Thorvaldur Gylfason, Per Wijkman, 03 January 2011

Fifteen years after the Dayton Peace Accords, unresolved conflicts in Bosnia and Herzegovina have deadlocked its political system and crippled economic growth. In their second column on the Balkans, the authors argue that to prevent the country from falling apart – with dire consequences for the region – increased engagement by both the EU and the US is needed.

Geoffrey Underhill, 23 December 2010

Many policymakers have reacted to both the financial crisis and the recent Eurozone sovereign debt problems as though they were unexpected. This column argues that we knew more than enough to anticipate both problems, that the evidence was easily accessible. The institutional and political weaknesses of the Eurozone were hardly a mystery.

Raphael Auer, Andreas Fischer, 05 December 2010

Over the past two decades, Western European trade has become increasingly integrated with emerging economies. This column uses a novel empirical technique to show that import competition from East Asian low-wage countries – in particular China – has dampened inflation in five Western European nations. Increased integration with Turkey and Central and Eastern Europe, meanwhile, has had little effect on inflation.

Jacques Melitz, 16 November 2010

Earlier this year, the fiscal situation in Greece caused turmoil across Europe. This column examines why the financial difficulties of several state governments in the US are not having similar impacts on its economy.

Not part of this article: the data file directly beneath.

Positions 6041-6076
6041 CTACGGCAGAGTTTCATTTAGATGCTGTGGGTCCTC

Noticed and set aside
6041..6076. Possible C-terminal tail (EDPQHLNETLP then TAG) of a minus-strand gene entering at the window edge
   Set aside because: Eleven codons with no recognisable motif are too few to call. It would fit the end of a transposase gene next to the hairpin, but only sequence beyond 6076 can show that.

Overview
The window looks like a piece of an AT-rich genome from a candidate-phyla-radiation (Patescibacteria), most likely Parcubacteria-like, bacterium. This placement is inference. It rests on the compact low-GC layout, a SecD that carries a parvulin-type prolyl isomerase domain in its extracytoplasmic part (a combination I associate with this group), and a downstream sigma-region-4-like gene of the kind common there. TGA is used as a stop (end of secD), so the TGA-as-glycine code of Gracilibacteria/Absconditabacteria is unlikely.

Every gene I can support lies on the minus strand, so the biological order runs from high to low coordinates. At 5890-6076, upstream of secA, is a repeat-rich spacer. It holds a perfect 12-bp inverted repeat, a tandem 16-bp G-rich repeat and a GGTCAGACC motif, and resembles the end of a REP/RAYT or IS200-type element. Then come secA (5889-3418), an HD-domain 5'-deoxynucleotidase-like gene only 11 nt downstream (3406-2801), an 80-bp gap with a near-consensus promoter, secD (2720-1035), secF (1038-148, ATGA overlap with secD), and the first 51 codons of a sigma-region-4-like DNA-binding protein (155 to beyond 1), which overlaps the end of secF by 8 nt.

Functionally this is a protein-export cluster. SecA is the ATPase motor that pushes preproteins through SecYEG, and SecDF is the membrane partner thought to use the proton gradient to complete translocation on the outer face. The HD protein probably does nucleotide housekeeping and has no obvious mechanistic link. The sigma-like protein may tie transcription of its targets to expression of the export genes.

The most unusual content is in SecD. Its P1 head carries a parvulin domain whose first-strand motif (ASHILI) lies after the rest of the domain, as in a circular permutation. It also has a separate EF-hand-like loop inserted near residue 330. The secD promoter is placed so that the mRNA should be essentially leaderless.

Volker Nitsch, Helge Berger, 02 November 2010

What can policymakers do to redress the global imbalances? This column presents evidence from 18 European countries over the past 60 years. It finds that while permanently fixed nominal exchange rates often result in large and lasting trade imbalances, these imbalances usually reflect a difference in trade competitiveness that can be addressed through structural and macroeconomic policies.

Loukas Karabarbounis, 16 October 2010

Why do Europe and the US, both affluent regions, differ so much in the size of their welfare state? To answer this question, this column examines OECD countries between 1975 and 2001, finding that countries with wealthier rich- and middle-classes are associated with a smaller welfare state while those with a richer poor class are associated with a larger one – supporting the “one dollar, one vote” explanation.

Marco Buti, Martin Larch, 14 October 2010

The European Commission’s proposals for stronger economic governance in the EU have aroused both broad approval and outright condemnation. In this column, the European Commission’s Director-General for Economic and Financial Affairs outlines why he and colleagues are confident that the proposals will work.